Create a New Aggregation Field with Examples

The new aggregation field function will provide an aggregated value for every record in an existing dataset.  This is a distinct feature as opposed to the “aggregate” function, which can change the number of fields and number of records in an existing dataset.  See for a more complete overview of New Field Aggregations.

1) In Data Manager select the dataset you wish to edit, and under the Selected Dataset tab click Edit Settings.

2) Under the New Fields panel, select Create New Aggregation Field.  Or, if as in the screenshot below (notice the first new field definition listed), you already have defined a new aggregation field, click its Edit icon.


3) There are two tabs with options for the new aggregation field.  The concepts underlying the available options are explained in detail here:


Partition and Window Tab

  • Choose Partitioning Variable – Select any number of partition variables, including the option to not select any.  Each unique combination of values of the selected partition variables will be treated completely independently in the computations.  If no variables are selected, the entire dataset is considered a single partition.
  • Select Ordering Variable – This will change the sort order of your output dataset.  You can sort using up to three variables.  The first variable is the primary sorting variable, while the second and third if used will break ties.  Most aggregation functions on the second tab require a sorting variable to be selected.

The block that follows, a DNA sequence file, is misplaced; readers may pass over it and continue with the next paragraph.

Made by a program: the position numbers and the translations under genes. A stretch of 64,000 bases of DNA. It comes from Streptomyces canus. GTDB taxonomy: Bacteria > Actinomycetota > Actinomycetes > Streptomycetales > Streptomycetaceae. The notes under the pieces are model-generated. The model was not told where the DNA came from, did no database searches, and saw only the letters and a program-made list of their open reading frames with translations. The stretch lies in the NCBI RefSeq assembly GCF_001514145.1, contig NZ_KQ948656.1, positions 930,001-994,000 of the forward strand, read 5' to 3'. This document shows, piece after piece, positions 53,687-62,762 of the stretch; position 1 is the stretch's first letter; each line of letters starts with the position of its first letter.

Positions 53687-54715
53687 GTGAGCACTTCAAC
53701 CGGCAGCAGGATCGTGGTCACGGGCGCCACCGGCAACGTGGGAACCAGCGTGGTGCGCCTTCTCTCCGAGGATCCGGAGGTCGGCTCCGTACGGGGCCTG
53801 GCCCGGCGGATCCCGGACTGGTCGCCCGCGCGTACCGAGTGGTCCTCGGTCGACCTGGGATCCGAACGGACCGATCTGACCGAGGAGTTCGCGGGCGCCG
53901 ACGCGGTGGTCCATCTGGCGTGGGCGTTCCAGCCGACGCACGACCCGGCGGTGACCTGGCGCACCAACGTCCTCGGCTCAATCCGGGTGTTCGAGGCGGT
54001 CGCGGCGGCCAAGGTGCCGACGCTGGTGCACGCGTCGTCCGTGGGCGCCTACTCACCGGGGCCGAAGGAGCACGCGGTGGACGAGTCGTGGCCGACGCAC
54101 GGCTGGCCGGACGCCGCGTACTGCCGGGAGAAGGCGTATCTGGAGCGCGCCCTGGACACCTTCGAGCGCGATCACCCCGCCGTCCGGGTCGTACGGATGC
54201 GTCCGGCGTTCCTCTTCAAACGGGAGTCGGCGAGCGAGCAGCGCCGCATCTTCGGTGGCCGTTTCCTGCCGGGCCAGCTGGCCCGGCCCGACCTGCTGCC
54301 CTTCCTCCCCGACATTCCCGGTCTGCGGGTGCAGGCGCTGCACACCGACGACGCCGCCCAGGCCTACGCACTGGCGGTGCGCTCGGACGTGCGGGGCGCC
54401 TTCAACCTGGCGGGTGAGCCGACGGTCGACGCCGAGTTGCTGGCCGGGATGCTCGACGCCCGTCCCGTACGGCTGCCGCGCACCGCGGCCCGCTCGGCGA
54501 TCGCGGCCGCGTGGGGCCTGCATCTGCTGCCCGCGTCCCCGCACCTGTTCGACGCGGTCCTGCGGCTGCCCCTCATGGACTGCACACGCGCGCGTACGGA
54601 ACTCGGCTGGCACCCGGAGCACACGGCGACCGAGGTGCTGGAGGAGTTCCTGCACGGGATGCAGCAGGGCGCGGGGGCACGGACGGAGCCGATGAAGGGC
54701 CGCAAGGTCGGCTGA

• Ascending Order – Check this box if you want to have the aggregations sorted in ascending order of your variable value.  Keep it unchecked if you want it sorted in descending order.
  • Nulls Ranked Low - Checking this box will consider null values as the smallest possible values when ordering by that variable.  Note that if Ascending Order is checked, this means they will be first in the sorted list of values.  If Ascending Order is not checked, they will appear last in sorted order.
  • Window – This designates how the aggregation is represented in the new aggregation variable by record, based on the distinction within the partitioning variable.  There are three choices:
    1. “Always Use All Records in Partition” – This will generate identical values for all records within the partition grouping
    2. “Up to and Including Current Row” – This will compute the aggregation function output for a row based all rows in the partition up to and including the current row, considering the rows as sorted according to the chosen ordering variables.
    3. “Custom” – This option allows you to designate custom aggregation windows relative to the "current row".


Aggregations Tab

  • Select Variables on which to Compute Summaries - this drop-down selection box allows you to designate the variable(s) to be summarized.  Select one or multiple variables.  Some aggregation types (like Row Number) do not require a variable to be selected.
  • Select Aggregations to Compute - this drop-down selection box allows you to select the aggregation function(s) to apply.  A list of the available functions and their meaning can be found in the article: